The discourse has already reached the point where we are beyond identifying the problem — very simply put: slow, static organizations which are designed badly for coping with today’s challenges. Instead, we are in the early stages of creating solutions and collecting experiences with them. Holacracy for instance provides a complete solution. Frederic Laloux analyzed a whole bunch of organizations which operate with a new model and summarizes them as teal organizations in his brilliant book Reinventing Organizations. The great people at August call their concept responsive organizations.
(A great term! More intuitive than my antifragile organization and way better than calling it simply an agile organization as some people do, for instance the people at McKinsey. Though it’s correct that agility is important, it puts it dangerously close to agile project management and people are getting trapped and start saying things like: ‘we do scrum, we are done’. Particularly dangerous as I met some scrum coaches who don’t get the why behind the method. What I also like about the responsive organization term: It incorporates one important fact I’ll stress in part two: The outside perspective. Side-note to the side-note: I so miss the public notes feature that worked so well as Grantland-style footnotes, Medium!)
All this is pretty good news, as companies around the globe — even in good old, famously conservative Germany — are sensing that their current operating models are no longer viable and looking for solutions. However, I attest the #neworg movement that it focuses on only one third of the equation and doesn’t stress two really important aspects enough:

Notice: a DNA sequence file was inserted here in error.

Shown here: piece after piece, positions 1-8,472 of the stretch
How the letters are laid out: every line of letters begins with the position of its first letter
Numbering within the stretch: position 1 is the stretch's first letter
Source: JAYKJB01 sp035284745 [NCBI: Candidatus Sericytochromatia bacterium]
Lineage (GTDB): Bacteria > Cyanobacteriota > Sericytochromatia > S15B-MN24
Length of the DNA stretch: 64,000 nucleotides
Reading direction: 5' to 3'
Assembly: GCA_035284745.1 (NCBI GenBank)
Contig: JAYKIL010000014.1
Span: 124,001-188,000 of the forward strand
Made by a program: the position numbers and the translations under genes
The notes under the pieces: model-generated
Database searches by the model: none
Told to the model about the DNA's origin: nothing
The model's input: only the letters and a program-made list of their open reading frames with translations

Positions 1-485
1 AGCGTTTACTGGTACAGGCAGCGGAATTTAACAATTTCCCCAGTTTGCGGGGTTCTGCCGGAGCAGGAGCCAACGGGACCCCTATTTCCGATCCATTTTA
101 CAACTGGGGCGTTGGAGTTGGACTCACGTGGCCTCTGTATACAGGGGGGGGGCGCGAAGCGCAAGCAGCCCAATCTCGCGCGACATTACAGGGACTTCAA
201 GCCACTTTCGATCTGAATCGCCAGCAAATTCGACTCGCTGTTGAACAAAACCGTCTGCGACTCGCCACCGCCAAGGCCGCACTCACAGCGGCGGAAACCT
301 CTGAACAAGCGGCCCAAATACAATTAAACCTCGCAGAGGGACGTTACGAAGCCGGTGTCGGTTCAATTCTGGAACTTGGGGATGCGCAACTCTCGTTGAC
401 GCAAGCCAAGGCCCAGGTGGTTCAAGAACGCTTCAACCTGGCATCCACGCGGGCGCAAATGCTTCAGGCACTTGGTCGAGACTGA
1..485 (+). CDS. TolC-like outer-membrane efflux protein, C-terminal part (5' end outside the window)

- The principle organizations should organize around
- Creating a link between the organization and the outside world by design
Let me elaborate on the first point.
The principle you organize around matters
Most organizations I have seen or worked with are organized by function. Of course the bigger ones often have an explicit (or de-facto) matrix organization, but when it comes to the bottom of it, people are put into boxes that are sorted by the task they perform.
In the old days, when your competitive advantage was mainly realized by being more efficient, which you in turn achieved by a high degree of specialization, this was a remarkably well-working way to organize your company.
Yet, those days are gone. The world per se is increasingly complex and so is work (which is performed in this world. Worth to state this explicitly as some people tend to forget this in self-centered organizations — see my second point). For the last probably five years, I have literally neither seen nor worked on a single relevant project that would have succeeded without a multi-functional, interdisciplinary team setup.